- The Washington Times - Friday, February 20, 2004

NEW ORLEANS — The Roman Catholic Church is handing out failing grades to most of the religion textbooks used to instruct the country’s 680,000 parochial high school students.

A church committee that studies the material found that some of the textbooks avoid saying adultery and premarital sex are sins. Others depict the Bible as little more than a history book, the group says.

That’s not all: The panel complains that one textbook contended Jesus’ miracles were the result of luck.

Archbishop Alfred Hughes of New Orleans, chairman of the church’s national education committee, has urged all bishops to pull any high school religion textbooks that have not been approved by his committee.

“There are a number of doctrinally deficient texts that are still being widely used, supposedly to educate and form our young people in the faith,” Archbishop Hughes said in a speech to a general convention of U.S. bishops last November.

Since June 2001, just one-third of texts submitted to his committee have received its approval. Archbishop Hughes said the committee found a pattern of deviations from Catholic teaching in the books:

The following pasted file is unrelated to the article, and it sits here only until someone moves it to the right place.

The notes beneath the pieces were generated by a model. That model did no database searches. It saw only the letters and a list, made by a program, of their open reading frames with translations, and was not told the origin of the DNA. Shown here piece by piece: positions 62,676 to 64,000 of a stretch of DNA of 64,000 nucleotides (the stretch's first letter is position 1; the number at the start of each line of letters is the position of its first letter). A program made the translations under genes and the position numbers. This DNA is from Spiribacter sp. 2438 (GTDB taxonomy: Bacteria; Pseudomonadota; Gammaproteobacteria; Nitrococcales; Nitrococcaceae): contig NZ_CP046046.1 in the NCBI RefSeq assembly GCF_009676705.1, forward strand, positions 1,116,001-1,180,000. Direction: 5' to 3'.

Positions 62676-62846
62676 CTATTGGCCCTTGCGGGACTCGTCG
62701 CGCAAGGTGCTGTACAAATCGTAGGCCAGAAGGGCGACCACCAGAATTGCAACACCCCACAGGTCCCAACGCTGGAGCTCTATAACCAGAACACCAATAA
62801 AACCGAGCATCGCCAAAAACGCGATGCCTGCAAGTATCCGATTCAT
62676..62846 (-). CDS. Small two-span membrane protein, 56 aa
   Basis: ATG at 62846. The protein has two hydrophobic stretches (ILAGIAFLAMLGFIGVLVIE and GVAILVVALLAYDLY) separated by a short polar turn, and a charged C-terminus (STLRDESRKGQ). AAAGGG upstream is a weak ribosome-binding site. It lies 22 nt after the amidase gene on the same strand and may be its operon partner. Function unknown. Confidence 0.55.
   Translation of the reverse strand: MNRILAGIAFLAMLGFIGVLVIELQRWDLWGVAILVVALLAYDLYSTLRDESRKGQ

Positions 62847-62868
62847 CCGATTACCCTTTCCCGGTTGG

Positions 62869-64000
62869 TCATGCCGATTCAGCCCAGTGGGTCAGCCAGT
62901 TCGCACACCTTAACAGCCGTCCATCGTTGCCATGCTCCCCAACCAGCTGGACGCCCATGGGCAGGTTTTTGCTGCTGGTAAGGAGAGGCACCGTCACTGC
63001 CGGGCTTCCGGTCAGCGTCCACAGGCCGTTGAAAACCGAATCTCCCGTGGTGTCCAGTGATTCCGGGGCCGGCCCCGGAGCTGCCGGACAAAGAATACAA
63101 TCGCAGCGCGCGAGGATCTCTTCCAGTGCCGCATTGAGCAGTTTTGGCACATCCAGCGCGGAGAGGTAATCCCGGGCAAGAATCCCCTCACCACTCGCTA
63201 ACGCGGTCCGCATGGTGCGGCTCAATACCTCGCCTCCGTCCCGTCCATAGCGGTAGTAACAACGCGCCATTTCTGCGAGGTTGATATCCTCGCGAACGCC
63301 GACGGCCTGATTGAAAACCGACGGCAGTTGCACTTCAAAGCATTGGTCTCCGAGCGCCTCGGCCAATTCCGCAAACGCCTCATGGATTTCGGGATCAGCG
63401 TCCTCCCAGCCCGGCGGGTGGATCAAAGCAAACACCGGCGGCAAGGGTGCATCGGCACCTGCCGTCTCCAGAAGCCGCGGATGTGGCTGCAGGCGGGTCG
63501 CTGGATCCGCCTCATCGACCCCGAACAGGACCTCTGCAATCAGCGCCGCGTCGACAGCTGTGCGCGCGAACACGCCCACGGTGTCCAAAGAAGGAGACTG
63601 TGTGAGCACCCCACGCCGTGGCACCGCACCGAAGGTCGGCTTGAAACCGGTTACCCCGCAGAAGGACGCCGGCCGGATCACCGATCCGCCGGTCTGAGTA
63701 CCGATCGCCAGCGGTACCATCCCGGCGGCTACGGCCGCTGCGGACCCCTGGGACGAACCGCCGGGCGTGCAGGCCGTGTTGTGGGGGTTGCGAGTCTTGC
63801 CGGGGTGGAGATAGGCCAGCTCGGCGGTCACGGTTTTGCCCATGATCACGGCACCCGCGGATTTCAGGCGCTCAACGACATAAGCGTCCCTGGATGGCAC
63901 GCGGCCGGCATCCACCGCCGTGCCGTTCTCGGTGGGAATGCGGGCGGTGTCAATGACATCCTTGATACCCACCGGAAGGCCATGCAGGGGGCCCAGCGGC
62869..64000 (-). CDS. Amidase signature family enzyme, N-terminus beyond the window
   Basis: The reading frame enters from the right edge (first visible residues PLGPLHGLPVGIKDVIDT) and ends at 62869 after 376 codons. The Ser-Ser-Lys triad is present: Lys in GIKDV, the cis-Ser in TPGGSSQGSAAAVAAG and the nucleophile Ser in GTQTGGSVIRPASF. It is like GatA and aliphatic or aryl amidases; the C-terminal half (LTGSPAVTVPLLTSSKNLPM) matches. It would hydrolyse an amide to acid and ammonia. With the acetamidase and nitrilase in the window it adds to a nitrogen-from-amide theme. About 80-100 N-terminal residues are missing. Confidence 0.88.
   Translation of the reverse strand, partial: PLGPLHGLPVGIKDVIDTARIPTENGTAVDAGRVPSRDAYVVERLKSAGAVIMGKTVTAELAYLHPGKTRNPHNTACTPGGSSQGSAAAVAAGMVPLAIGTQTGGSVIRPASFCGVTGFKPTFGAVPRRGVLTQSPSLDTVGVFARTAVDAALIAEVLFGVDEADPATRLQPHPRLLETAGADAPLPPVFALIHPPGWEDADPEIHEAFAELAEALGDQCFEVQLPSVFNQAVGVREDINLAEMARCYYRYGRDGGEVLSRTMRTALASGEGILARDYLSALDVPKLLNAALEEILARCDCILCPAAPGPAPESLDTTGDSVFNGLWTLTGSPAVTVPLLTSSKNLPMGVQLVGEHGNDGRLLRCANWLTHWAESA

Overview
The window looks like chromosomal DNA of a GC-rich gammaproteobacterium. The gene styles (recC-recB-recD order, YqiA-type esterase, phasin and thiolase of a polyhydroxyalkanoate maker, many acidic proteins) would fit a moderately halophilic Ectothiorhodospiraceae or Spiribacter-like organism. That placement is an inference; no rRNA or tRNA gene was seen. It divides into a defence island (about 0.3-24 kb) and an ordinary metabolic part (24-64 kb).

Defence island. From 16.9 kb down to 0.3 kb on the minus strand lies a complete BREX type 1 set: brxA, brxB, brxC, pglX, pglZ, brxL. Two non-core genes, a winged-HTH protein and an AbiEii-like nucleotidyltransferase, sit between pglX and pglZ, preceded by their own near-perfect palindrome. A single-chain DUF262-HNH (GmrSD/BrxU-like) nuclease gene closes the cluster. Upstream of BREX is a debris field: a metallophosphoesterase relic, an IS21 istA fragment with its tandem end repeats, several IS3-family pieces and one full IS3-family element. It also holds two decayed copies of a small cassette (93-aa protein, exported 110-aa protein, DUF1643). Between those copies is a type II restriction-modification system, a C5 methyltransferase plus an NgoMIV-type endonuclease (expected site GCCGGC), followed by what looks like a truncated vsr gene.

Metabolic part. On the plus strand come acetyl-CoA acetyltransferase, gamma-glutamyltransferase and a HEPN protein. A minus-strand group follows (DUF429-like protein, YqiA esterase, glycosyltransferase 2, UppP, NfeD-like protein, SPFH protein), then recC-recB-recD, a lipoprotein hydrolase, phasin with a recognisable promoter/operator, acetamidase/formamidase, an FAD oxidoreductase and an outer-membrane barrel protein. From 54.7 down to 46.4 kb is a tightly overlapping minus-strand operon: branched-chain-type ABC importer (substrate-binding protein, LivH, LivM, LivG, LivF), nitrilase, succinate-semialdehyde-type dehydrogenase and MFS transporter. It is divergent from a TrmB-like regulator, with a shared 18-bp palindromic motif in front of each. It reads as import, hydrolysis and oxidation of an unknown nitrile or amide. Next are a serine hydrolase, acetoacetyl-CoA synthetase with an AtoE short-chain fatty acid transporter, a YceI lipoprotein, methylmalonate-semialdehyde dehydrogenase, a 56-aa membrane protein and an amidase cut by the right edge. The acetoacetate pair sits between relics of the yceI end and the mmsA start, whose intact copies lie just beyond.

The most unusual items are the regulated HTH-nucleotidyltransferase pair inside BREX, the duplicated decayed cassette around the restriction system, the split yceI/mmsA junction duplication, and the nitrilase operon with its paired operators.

• Tentative language that depicts Catholic doctrine as a matter of opinion, not fact.

• Weak explanations of the importance of church hierarchy and the church’s ban on female priests.

• References to “partners” rather than husbands and wives.

• The depiction of the Bible as a historical document, only briefly mentioning its spiritual value.

• Presenting premarital abstinence as a way to avoid pregnancy or AIDS, rather than necessary to avoid committing a sin.

Archbishop Hughes told the bishops he had “grave concerns” about the quality of most high school texts, adding that his committee is considering whether to recommend a single series of religion books for use in the nation’s Catholic high schools.

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